Nearly 57% of nursing facility patients harbor multidrug-resistant organisms at enrollment, discharge

A study published in Clinical Infectious Diseases examined the prevalence of multidrug-resistant organism colonization in nursing facility patients.

Researchers studied newly admitted patients in six nursing facilities in Michigan using active microbial surveillance of multiple anatomic sites. They sampled the sites at enrollment, day 14 and day 30, followed by every month for up to six months. In all, researchers enrolled 651 patients and collected 7,526 samples over 1,629 visits.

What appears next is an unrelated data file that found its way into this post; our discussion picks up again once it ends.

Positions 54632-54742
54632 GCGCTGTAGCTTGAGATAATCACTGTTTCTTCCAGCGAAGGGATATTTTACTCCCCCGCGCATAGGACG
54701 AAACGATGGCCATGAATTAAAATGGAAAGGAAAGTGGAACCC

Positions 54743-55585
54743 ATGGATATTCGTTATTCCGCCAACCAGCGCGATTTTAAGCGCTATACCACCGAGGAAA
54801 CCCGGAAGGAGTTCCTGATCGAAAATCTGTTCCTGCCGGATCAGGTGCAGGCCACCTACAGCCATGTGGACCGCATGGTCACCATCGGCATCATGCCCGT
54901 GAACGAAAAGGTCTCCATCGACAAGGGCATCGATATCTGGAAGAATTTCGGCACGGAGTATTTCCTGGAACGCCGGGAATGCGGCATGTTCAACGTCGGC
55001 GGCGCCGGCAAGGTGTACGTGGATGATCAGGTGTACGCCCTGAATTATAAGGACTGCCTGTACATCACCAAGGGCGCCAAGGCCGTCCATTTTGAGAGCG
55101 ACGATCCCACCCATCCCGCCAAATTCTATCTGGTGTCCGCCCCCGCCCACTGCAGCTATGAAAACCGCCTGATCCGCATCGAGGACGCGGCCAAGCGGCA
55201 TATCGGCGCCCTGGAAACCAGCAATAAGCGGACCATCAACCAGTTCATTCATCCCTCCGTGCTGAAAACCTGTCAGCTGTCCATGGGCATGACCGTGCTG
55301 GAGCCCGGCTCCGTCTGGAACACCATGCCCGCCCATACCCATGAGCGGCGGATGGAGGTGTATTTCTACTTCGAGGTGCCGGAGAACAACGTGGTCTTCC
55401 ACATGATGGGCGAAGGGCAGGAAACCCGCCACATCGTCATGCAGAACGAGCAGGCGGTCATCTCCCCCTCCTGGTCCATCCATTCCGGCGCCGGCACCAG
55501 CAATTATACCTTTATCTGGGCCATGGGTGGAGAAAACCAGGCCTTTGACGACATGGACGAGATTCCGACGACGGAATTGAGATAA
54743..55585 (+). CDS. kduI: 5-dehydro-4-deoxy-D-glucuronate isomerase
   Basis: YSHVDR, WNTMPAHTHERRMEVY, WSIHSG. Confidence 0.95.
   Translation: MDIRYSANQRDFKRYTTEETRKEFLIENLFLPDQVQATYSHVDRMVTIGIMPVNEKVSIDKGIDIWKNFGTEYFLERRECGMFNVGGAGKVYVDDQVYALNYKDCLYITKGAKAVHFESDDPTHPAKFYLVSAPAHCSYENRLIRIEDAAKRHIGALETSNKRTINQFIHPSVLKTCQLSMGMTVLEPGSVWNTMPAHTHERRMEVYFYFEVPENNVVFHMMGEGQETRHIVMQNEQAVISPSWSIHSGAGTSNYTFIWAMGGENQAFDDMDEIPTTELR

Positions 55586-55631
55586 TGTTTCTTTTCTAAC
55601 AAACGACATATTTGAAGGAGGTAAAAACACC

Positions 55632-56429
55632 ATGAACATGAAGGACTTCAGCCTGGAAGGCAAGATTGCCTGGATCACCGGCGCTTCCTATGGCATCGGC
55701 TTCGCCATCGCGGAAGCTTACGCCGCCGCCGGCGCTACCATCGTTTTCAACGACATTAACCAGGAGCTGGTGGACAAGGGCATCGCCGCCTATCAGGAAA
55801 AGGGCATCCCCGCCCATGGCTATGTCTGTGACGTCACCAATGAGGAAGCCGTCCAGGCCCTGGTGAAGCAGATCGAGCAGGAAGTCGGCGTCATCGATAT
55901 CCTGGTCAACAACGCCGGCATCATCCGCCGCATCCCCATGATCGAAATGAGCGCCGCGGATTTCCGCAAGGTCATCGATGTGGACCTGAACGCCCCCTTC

Ninety-five percent of study participants were admitted for post–acute care, and 56.8 percent were colonized with multidrug-resistant organisms at enrollment, including:

• Methicillin-resistant Staphylococcus aureus — 16.1 percent
• Vancomycin-resistant enterococci — 33.2 percent
• Resistant gram-negative bacilli —32 percent

Risk factors for colonization at enrollment included:

• Prolonged hospitalization (more than 14 days)
• Functional disability
• Antibiotic use
• Device use

Multidrug-resistant organism colonization at discharge was 56.4 percent among nursing facility patients.

More articles on healthcare quality: 
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